Climate Change

Climate pledges lacking: 87% of remaining global carbon budget to limit warming may be depleted by 2030, finds UN

Emissions will only be 2% lower in 2030 than 2019 levels if fully implemented

 
By Tamanna Sengupta
Published: Wednesday 15 November 2023
Photo: iStock__

If the Nationally Determined Contributions (NDC) of all countries are implemented, global emission levels will be 2 per cent lower in 2030 compared to 2019 levels, according to a new report. This is grossly insufficient to limit global temperatures to under 1.5 degrees Celsius, for which emissions need to reduce by 43 per cent in 2030 compared to 2019, according to the Intergovernmental Panel on Climate Change.

The NDC synthesis report for 2023, released by the United Nations Framework Convention on Climate Change (UNFCCC), assessed 168 NDCs representing 195 countries of the 2015 Paris Agreement. Together, the countries contribute 94.9 per cent of global emissions.


Read more: Corporate climate efforts fall short, 24 major companies will be able to reduce only 36% emissions: Report


About 51.6 gigatonnes of carbon dioxide equivalent (GtCO2e) will be emitted in 2030 despite the implementation of the current NDC targets, the report found. This is marginally lower than the previous version of this report, which projected 52.4 GtCO2e emissions in 2030. The improvement indicated the updated NDCs are slightly more ambitious than before, but they are not enough.

Cumulatively, CO2 emissions indicated by the current NDCs will use up 87 per cent of the remaining carbon budget, leaving around 70 GtCO2e post 2030. This is higher than the previous version of the report, which estimated 86 per cent of the remaining budget being used up.

There is stronger evidence of global emissions peaking before 2030, but this is dependent on conditional elements of the NDCs being met. Implementing only the unconditional NDCs will lead to emissions rising by 1.4 per cent in 2030 compared to 2019 levels. 

Most of the conditional elements in NDCs are from developing countries, for whom access to finance and technology is critical to being able to achieve their targets. Quantified financial support needs were outlined by 46 per cent NDCs and capacity building as a prerequisite to achieving their targets was identified by 75 per cent.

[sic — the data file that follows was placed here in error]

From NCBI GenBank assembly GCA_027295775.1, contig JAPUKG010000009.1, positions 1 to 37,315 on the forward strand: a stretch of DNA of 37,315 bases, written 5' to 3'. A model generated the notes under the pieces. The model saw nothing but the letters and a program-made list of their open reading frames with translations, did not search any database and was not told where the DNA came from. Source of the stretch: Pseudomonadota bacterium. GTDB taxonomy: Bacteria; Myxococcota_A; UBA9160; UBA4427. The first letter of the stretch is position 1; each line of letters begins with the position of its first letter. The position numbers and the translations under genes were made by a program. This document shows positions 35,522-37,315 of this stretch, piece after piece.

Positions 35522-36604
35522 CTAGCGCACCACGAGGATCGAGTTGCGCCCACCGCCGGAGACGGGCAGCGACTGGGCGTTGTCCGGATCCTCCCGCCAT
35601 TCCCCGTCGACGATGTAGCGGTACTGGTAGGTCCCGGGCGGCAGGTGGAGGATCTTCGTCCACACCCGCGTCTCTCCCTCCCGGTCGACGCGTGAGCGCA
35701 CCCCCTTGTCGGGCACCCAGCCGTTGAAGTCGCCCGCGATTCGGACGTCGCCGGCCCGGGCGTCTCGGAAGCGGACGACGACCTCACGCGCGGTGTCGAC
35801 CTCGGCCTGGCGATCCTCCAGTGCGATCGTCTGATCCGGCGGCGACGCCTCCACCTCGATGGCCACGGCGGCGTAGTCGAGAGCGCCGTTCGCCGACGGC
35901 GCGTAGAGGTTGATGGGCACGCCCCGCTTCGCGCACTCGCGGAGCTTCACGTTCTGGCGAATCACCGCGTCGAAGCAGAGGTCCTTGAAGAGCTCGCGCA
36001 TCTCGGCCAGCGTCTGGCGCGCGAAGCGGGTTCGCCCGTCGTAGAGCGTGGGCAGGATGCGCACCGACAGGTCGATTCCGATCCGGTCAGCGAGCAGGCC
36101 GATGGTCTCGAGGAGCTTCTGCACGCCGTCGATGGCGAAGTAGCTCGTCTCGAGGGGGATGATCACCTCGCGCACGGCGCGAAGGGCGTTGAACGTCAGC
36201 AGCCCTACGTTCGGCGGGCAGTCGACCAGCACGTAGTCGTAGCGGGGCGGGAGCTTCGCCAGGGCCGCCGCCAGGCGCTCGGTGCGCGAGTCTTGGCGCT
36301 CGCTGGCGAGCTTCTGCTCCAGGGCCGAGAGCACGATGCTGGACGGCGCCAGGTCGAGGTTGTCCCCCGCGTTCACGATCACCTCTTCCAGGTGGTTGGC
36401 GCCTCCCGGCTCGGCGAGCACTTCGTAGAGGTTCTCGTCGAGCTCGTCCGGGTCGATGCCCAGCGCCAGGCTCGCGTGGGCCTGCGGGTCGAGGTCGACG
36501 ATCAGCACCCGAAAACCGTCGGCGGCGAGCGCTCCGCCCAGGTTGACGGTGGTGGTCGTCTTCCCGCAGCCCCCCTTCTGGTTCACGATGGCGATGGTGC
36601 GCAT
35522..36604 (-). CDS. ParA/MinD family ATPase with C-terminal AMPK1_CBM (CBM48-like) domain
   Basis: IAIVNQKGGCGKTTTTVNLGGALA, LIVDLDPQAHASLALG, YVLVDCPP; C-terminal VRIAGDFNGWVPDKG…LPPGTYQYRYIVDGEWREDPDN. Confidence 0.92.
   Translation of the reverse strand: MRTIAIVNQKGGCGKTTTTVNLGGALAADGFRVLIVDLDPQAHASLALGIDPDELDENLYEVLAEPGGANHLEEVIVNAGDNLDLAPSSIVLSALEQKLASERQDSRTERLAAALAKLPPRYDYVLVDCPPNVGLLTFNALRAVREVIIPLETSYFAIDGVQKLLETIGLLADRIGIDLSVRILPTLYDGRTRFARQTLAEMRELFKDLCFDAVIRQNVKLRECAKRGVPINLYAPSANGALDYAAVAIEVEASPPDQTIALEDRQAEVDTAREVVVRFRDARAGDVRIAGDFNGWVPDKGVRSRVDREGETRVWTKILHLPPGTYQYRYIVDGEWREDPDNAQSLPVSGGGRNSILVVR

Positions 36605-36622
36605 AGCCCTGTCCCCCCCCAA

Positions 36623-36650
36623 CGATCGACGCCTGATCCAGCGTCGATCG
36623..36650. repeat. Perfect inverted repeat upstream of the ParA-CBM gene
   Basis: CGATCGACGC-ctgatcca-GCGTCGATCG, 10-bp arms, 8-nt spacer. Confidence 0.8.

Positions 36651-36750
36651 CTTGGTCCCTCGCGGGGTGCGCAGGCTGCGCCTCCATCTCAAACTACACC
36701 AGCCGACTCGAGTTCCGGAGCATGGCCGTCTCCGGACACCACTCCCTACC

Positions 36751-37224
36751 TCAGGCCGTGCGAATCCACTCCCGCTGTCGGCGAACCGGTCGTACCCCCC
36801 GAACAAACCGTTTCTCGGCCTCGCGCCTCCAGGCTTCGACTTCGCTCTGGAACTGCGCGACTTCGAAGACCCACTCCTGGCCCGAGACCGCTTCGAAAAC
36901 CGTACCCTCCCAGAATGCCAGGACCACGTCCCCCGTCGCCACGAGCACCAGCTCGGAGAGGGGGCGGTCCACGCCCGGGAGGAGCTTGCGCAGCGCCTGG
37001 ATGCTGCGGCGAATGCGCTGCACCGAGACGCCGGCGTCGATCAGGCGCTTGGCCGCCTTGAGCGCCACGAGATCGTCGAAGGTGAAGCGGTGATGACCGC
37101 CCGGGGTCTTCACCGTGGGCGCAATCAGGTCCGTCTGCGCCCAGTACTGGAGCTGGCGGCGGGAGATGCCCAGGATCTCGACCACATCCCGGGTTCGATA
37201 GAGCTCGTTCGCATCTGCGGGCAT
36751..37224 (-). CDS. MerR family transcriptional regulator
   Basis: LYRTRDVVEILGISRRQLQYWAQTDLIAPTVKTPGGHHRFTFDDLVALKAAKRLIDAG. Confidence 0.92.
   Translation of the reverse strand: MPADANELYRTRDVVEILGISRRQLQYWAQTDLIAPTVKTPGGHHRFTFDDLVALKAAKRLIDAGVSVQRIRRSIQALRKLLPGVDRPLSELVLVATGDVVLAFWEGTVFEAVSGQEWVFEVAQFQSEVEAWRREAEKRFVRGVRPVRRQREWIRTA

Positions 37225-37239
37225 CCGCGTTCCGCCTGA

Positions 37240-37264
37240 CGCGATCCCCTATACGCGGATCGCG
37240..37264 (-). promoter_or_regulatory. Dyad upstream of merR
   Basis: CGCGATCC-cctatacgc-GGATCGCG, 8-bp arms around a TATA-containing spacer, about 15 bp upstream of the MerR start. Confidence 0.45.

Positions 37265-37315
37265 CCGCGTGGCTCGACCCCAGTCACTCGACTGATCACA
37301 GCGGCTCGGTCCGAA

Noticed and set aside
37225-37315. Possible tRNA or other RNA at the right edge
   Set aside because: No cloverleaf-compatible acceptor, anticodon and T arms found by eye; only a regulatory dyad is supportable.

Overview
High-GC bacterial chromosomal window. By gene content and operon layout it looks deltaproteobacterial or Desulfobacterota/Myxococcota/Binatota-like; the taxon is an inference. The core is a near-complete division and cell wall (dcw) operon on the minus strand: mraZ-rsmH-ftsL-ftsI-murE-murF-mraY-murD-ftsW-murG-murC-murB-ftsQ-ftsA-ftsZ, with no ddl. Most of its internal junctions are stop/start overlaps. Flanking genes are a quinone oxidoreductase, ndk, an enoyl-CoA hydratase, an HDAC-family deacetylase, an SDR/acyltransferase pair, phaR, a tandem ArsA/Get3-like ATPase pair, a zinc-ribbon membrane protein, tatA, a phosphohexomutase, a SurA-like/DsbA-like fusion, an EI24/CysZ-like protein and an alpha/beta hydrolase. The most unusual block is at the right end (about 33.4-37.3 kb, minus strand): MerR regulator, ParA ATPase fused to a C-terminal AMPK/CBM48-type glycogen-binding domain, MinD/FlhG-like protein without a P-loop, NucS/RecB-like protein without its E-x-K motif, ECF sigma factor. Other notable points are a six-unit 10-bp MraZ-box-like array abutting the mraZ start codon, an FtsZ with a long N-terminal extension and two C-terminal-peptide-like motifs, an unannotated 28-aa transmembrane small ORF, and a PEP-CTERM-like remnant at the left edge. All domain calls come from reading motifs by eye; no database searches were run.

Read more: Fossil fuel plans of major producers not aligned with Paris Agreement goals, warns UNEP Report


Almost half the countries outlined long-term mitigation plans in their NDCs. In a related report published by the UNFCCC, it assessed the long-term low-emission development strategies (LT-LEDS) put forth by countries. LT-LEDS are plans to achieve targets like Net Zero emissions or carbon neutrality, as many countries have put forth by mid-century.

The collective emissions of the NDCs outlining LT-LEDS will be 35.9 GtCO2e in 2030, 6 per cent lower than 2019 levels, the report said. 

LT-LEDS are broader in scope and while most countries communicated a quantifiable emissions reduction goal, some outlined policies and practices aimed at long-term mitigation. The report, however, noted that many Net Zero targets remain uncertain, with action postponed beyond this critical decade.

Forty three per cent LT-LEDS indicated they will guide the development of further NDCs and 18 per cent highlighted a need for more ambitious emissions reduction measures than those mentioned.


Read more: Paris Agreement at 8: Progress, challenges and road to COP28


The reports are expected to feed into the culmination of the first-ever Global Stocktake — an assessment of the progress of countries towards their climate commitments — at the 28th Conference of Parties (COP28) to the UNFCCC in Dubai, United Arab Emirates to be held from November 30, 2023 to December 12, 2023. 

Following the findings of the NDC synthesis report, the Global Stocktake offers an opportunity to strengthen the implementation of targets and improve the flow of finance to achieve commitments from developed to developing countries. 

“Using the Global Stocktake to plan ahead, we can make COP28 a game-changer and provide a springboard for a two-year climate action surge,” Executive-Secretary of UN Climate Change Simon Stiell said. “We need to rebuild trust in the Paris process, which means delivering on all commitments, particularly on finance, the great enabler of climate action. And ensuring that we are increasing resilience to climate impacts everywhere.”

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